An African elephant uses its trunk as a snorkel to cross a deep stream in the Okavango Delta, Botswana. These incredible creatures enjoy their near weightlessness in water, rolling and playing beneath the surface like giddy children. Elephant populations are severely depleted due to the ivory trade. Wild elephant populations may not survive 10 years at current poaching rates. Do not purchase ivory products and please support elephant conservation to keep these incredible social and intelligent creatures on this planet. Photographed on assignment for @natgeo The Miracle Delta. With @natgeocreative@thephotosociety@the_explorers_club#elephant#swimmingelephant#okavangodelta#botswana#extreme#beauty#life#love follow @jenniferhayesig.
Caribbean reef sharks politely accept a meal of fish from Stuart Cove in Nassau Bahamas. The Bahama Islands were declared a shark sanctuary in 2014. Photographers, filmmakers and families travel from around the globe to dive with and lean about sharks. Revenue generated from this shark tourism results in the conservation and protection of sharks in this country. Globally sharks have declined by 90%+ due to shark finning for shark fin soup. There is some debate oabout the practice of shark feeding and how it does or goes not alter shark behavior. Natural encounters occur but most iconic images of sharks in the media are made using bait. Many images produced from these encounters educate the world of sharks snd the fight to keep them swimming in our seas. Photo by @jenniferhayesig with @natgeo@natgeocreative@the_explorers_club@thephotosociety@aboutsharks@ocean#shark#sharkfeed#stuartcove#bahamas#ocean#gratitude#marinesanctuary for #moreocean follow @daviddoubilet and @jenniferhayesig
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I love it when the unexpected visitor shows up. I was photographing schools of many lined sweet lips on the Great Barrier Reef when this hammerhead cane over a piece of coral and a wall of grey unexpectedly filled my frame. I shook my head and looked up as it passed overhead like a submarine. She made one very slow circle and disappeared like s ghost. No bait, no drama just this passing encounter in the sea. We are seeing small victories for shark conservation. your actions, images, words, and wallet are making a difference. Every week is shark week in the sea. Photographed on assignment for @natgeo@thephotosociety#shark#sharks#Surprise#Gratitude#GreatBarrierReef#explore#Hammerhead#explore#Ocean for #moreocean follow @jenniferhayesig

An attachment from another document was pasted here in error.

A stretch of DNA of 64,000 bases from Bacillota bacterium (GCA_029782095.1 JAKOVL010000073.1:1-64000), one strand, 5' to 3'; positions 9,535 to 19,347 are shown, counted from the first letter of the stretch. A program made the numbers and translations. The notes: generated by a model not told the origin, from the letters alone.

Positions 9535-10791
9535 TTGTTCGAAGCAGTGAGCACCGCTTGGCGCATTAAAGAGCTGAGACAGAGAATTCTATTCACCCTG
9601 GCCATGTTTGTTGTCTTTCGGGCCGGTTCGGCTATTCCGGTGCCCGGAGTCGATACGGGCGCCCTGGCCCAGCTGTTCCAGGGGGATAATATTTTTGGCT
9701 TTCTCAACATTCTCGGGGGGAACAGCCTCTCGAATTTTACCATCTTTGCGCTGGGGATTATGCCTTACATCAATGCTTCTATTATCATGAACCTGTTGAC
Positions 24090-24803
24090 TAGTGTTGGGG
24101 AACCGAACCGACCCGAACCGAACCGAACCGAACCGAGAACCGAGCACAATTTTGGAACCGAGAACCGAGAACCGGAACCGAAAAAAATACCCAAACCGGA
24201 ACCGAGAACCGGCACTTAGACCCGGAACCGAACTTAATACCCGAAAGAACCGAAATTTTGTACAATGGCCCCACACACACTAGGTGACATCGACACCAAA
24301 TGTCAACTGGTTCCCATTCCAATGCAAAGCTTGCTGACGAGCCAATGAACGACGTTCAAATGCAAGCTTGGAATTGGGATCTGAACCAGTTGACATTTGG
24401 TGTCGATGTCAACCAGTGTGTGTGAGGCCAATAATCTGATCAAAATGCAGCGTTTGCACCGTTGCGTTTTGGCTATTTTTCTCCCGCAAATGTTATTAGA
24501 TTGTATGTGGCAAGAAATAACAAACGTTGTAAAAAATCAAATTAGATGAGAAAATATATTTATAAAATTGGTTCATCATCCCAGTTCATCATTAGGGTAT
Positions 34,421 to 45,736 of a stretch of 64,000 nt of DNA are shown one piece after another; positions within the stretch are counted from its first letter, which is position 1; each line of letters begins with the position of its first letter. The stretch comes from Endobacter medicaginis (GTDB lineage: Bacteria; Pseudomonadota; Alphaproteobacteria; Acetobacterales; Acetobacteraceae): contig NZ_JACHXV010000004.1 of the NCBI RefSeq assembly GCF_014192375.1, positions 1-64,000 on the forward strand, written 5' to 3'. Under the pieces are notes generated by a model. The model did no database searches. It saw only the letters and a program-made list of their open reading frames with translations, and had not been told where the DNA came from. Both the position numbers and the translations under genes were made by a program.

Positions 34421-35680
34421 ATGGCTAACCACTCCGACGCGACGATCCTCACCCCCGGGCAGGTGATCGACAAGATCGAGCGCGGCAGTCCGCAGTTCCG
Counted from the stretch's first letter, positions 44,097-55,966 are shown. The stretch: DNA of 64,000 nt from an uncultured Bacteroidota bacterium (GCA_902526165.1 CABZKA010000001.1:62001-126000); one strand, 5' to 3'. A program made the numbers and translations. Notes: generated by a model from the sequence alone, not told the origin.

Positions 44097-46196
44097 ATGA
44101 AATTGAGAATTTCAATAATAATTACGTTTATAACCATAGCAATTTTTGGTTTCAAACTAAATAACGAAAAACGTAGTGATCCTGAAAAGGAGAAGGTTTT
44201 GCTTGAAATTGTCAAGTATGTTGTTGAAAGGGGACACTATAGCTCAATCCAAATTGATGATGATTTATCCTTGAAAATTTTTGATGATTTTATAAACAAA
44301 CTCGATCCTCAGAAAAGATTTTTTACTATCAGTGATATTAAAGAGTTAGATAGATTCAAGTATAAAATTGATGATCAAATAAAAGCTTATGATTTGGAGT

A Happy Hello from a grey seal at Bonaventure Island in the Gulf of St Lawrence near the Gaspe Peninsula. We were covering Grey seals as part of our @natgeo Generous Gulf reportage because of a proposed cull that would remove 70% or 70,000 +\- seals from the Gulf due to controversy over reasons for the codfish stocks failure to rebound. Some fisherman and politicians linked grey seal predation to this failure. The seals were shy at first then when I hid or swam away they would come and find me in a game of hide and seek. This young seal held the camera with his flippers and repeatedly nuzzled the glass dome on the Seacam underwater housing while he "tested" it like a toy with his whiskers, tongue and teeth. It was magic to swim with these engaging, social and clever creatures. There is currently good news for this seal: there is a hold on the proposed cull. Photo by @jenniferhayesig for @natgeo@natgeocreative@thephotosociety@the_explorers_club#ocean#seal#love#lovebite#Respectnature#smile#happy#gratitude#nature for #moreocean follow @jenniferhayesig